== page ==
Well, yeah - that’s how this kind of thing works - it’s not a smooth line to 5% - it has plenty of ups and downs over short term samples - but a large enough sample is going to show where the truth lies.
And honestly, my “more than 500 or so” sample could have easily shown 7%, or 6%, or whatever percent. 500 just isn’t that much either in the grand scheme of things. I had a real strong “three on the flop” run those first hundred hands - but I hit some real droughts of it on the subsequent hands. I just got tired of logging information when I felt like I could clearly see where it was heading.
But, it shouldn’t. If you take a 100 hand sample that is 2.18 standard deviations above the expected mean then take another sample of the same size that is 2.18 standard deviations below the expected mean the mean of the two samples will be exactly the expected mean. However, less than five percent of samples are supposed to be two or more standard deviations away from the expected mean. So, there can be an issue with the random distribution even if the mean of all samples is identical to the expected mean.
An extreme example of my point is illustrated if we imagine that 100,000 samples of 100 hands each is drawn. Imagine that 5,177 of those hundred hand samples contain 100 out of 100 flops with three of the same suit. Also imagine that 94,823 of those 100 hand samples contain zero flops with three of the same suit. In this hypothetical the mean of all 10,000,000 hands matches the expected mean exactly, but one could hardly conclude that the cards are randomly distributed.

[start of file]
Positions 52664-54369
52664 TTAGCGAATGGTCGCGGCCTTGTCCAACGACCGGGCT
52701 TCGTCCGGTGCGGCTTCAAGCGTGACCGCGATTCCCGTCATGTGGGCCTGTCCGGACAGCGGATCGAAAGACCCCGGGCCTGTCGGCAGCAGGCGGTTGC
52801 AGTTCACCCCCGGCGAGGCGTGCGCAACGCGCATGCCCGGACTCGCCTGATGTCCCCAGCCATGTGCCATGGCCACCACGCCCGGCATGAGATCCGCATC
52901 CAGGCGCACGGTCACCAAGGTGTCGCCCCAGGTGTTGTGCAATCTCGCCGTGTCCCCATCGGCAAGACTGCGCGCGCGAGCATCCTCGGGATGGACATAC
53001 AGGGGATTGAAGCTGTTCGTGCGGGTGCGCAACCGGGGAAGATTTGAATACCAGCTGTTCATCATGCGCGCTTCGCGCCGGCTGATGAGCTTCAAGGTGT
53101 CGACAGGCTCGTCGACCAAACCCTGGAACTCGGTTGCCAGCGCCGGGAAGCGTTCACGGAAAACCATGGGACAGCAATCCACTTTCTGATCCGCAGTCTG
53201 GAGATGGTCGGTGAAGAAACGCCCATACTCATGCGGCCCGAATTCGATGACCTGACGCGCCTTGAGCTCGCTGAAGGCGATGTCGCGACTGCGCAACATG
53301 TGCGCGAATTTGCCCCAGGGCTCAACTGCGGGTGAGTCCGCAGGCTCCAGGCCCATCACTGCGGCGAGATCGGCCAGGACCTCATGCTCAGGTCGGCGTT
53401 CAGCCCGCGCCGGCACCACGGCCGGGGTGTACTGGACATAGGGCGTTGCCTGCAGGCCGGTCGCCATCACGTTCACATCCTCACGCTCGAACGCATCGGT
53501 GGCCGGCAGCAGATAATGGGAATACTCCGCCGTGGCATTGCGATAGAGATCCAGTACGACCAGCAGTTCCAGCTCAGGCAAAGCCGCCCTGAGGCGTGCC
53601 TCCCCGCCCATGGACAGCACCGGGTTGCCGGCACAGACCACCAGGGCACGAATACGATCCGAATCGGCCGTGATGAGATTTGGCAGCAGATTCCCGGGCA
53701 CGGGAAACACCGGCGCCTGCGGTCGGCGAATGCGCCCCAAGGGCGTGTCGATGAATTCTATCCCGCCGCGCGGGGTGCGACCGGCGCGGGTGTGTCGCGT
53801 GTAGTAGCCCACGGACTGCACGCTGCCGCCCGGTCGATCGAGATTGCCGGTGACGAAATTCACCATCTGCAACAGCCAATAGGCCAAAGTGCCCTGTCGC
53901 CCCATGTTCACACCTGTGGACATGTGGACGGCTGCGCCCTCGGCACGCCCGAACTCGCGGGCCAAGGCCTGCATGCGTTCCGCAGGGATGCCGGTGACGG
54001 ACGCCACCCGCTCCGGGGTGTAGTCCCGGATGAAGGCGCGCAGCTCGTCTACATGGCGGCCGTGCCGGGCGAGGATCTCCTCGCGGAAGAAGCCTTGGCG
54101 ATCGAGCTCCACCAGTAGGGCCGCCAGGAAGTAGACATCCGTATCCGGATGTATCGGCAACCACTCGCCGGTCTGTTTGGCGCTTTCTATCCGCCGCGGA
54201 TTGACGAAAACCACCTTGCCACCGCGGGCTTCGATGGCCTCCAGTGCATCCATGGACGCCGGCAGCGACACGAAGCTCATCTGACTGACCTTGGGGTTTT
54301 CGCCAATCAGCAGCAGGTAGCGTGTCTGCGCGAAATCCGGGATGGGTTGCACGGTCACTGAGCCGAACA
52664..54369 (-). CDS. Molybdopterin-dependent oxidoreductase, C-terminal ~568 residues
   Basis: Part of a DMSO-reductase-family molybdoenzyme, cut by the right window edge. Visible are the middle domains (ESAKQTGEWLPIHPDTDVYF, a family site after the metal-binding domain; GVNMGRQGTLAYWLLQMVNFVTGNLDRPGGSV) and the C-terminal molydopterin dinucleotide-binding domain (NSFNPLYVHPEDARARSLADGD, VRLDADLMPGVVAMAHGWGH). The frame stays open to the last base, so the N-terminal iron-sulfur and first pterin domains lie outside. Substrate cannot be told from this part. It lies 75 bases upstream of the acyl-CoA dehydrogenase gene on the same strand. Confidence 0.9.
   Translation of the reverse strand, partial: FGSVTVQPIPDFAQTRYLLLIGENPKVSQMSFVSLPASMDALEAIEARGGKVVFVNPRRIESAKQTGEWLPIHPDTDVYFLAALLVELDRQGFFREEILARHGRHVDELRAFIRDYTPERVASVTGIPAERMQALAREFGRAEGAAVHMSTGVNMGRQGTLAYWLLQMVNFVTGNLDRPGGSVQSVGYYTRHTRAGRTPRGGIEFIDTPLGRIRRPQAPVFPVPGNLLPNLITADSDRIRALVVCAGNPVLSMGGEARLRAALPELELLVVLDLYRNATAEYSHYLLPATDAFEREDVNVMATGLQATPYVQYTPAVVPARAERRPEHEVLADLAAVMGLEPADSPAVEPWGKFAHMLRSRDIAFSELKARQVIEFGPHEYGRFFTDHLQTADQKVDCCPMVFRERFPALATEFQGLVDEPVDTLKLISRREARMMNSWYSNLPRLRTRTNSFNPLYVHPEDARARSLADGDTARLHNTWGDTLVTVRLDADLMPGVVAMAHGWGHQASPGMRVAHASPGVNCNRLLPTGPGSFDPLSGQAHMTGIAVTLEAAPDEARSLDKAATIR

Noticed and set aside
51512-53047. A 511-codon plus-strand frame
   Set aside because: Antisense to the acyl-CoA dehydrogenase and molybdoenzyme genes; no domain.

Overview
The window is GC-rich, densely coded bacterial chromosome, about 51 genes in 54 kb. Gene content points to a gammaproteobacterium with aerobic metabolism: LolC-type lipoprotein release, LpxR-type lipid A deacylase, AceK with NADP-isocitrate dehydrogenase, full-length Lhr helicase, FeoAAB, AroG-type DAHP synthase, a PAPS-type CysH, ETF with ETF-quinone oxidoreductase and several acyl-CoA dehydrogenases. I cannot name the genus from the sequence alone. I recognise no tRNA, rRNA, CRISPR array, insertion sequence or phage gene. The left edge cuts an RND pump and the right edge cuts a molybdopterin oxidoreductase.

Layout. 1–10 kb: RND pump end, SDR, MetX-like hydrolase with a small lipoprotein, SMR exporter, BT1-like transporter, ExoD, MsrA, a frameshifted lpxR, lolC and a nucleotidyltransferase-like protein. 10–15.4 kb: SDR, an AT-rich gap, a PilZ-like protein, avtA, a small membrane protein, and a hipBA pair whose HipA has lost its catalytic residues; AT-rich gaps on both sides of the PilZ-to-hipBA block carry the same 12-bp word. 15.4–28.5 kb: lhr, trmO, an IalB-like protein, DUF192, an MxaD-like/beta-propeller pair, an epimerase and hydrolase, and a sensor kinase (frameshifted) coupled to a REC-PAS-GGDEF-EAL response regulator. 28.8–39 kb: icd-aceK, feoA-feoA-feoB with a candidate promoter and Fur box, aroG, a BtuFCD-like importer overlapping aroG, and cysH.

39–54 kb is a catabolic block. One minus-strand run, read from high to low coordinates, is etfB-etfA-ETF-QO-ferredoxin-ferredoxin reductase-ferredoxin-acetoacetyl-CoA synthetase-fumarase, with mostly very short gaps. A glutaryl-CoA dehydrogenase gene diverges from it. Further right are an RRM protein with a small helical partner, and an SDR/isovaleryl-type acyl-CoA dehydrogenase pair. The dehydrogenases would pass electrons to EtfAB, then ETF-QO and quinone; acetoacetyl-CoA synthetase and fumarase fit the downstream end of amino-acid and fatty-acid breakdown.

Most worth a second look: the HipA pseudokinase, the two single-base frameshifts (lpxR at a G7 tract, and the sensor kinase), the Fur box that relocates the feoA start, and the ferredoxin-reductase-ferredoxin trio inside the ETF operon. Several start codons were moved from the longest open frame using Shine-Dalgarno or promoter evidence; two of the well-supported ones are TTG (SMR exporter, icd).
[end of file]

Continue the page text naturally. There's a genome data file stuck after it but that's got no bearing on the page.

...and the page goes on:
If you sampled 100 hands with a mean that is 2.18 standard deviations above the expected mean then the next sample of 100 hands was 2.18 standard deviations below the expected mean this still raises red flags when spotting patterns that are not random. This is so because less than 5% of samples should have a mean that is 2 or more standard deviations away from the expected mean.